The brown marmorated stink bug, Halyomorpha halys (Stål), is an invasive pest introduced to North America in the mid-1990's that has caused economic losses to a wide range of commodities. In vegetables, H. halys feeding damage has been well described, but the effect of different vegetable hosts on H. halys fitness is less understood. We caged 2nd instar H. halys on different vegetable hosts (e.g., tomato, sweet corn, eggplant, bell pepper, and snap bean) and monitored their development until adulthood to compare the effects of vegetable host type on H. halys nymph survival and development time. Experiments were replicated nine times over a two-year period. Survival of 2nd instars from F1 generation (early-season) eggs was low (<30%) on all vegetables resulting in no significant treatment effect. However, H. halys nymphs collected from F2 generation (late-season) eggs had higher survivorship on all vegetables except tomato. The percentage of H. halys 2nd instars that reached adulthood was greatest on corn (53%) and pepper (45%), followed by snap bean (24%), and significantly lower on eggplant (9%) and tomato (2%). Total development time from 2nd instar to adult was fastest on corn and slowest on peppers, although tomatoes were not tested due to the low survival. Trends in development rate were not seasonally-dependent. Our study compares H. halys survivability on several vegetable commodities, and provides insights into H. halys developmental success and dependence on various host plants over the season.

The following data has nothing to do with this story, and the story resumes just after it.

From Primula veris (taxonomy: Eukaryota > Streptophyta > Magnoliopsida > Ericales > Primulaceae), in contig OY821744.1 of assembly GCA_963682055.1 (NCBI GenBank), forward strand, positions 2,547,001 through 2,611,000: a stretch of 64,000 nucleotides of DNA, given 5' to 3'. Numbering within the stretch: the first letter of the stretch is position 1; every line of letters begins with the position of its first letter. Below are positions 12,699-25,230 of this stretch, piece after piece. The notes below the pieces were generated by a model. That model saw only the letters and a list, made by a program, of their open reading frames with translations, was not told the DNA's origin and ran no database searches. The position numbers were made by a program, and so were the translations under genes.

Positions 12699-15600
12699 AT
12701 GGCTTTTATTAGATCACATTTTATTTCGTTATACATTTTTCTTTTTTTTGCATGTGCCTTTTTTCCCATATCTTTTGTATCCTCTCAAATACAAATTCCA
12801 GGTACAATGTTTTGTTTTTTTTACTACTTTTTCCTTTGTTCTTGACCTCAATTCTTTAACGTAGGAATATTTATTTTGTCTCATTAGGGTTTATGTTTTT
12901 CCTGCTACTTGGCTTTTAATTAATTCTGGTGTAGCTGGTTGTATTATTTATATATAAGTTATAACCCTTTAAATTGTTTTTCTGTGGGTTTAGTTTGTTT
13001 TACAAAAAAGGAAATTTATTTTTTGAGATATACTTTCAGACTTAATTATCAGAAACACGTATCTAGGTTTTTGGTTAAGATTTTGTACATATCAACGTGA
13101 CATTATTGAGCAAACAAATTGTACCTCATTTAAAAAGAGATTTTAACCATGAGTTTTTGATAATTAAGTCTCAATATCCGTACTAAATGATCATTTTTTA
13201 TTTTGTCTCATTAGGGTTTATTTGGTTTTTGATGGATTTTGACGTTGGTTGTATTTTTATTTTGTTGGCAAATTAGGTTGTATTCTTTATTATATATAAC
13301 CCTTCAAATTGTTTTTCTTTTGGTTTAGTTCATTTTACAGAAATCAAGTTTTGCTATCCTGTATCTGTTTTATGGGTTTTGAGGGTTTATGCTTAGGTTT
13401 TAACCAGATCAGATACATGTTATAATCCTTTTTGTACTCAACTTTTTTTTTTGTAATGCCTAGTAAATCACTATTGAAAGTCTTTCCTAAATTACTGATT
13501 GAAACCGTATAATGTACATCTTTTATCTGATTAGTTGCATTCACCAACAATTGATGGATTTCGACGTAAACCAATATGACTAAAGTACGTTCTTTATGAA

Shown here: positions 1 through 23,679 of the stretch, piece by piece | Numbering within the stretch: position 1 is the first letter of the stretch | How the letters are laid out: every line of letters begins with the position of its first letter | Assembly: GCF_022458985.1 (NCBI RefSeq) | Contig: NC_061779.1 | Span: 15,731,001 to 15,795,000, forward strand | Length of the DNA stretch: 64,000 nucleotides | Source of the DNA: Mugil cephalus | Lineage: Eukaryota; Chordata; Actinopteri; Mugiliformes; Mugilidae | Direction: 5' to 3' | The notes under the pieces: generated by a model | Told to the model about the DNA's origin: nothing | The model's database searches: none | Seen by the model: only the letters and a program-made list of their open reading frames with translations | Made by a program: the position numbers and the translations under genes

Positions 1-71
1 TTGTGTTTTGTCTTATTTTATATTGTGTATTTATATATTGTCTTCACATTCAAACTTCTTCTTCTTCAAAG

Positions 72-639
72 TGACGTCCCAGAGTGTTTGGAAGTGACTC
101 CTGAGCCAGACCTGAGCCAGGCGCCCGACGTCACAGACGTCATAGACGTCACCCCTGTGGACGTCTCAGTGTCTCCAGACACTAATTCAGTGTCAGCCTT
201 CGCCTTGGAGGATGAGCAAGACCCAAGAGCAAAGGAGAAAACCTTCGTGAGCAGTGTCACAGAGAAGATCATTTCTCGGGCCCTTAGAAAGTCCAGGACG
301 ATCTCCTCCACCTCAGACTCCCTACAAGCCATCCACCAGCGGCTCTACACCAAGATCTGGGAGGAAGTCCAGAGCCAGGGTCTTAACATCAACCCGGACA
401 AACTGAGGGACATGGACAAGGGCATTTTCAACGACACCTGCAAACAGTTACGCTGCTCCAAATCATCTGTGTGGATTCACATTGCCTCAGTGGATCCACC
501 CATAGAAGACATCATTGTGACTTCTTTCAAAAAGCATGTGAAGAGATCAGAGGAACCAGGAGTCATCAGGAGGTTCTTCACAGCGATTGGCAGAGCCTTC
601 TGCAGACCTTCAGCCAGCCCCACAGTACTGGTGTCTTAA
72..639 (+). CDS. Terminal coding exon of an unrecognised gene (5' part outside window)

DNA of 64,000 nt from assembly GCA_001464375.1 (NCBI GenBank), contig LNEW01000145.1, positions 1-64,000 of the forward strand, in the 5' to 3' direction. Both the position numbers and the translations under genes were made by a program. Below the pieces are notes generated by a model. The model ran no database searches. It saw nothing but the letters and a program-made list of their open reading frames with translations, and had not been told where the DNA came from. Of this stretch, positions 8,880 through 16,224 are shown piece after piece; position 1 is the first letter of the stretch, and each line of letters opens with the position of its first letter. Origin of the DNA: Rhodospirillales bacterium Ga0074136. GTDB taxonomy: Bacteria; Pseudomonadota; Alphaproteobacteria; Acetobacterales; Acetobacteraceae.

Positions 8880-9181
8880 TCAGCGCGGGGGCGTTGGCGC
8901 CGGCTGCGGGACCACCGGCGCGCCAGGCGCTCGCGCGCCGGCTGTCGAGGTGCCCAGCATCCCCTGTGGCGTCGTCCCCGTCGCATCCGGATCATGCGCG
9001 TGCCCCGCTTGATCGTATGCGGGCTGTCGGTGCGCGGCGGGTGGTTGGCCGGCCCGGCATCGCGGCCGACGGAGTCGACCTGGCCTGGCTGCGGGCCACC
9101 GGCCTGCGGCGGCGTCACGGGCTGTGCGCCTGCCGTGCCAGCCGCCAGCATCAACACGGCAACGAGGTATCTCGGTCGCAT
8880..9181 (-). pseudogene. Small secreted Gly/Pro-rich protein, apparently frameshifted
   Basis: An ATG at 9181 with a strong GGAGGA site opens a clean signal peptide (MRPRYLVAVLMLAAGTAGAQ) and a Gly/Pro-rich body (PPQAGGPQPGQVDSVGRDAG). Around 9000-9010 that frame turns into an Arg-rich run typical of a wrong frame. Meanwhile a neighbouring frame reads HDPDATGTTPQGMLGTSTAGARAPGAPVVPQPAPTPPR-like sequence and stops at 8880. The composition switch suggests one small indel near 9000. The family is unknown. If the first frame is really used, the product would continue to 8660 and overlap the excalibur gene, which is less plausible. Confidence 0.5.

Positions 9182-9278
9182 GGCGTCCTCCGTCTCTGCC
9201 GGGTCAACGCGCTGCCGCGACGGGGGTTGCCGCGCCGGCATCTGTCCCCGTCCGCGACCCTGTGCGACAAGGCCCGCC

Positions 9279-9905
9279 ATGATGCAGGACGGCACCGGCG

brown marmorated stink bug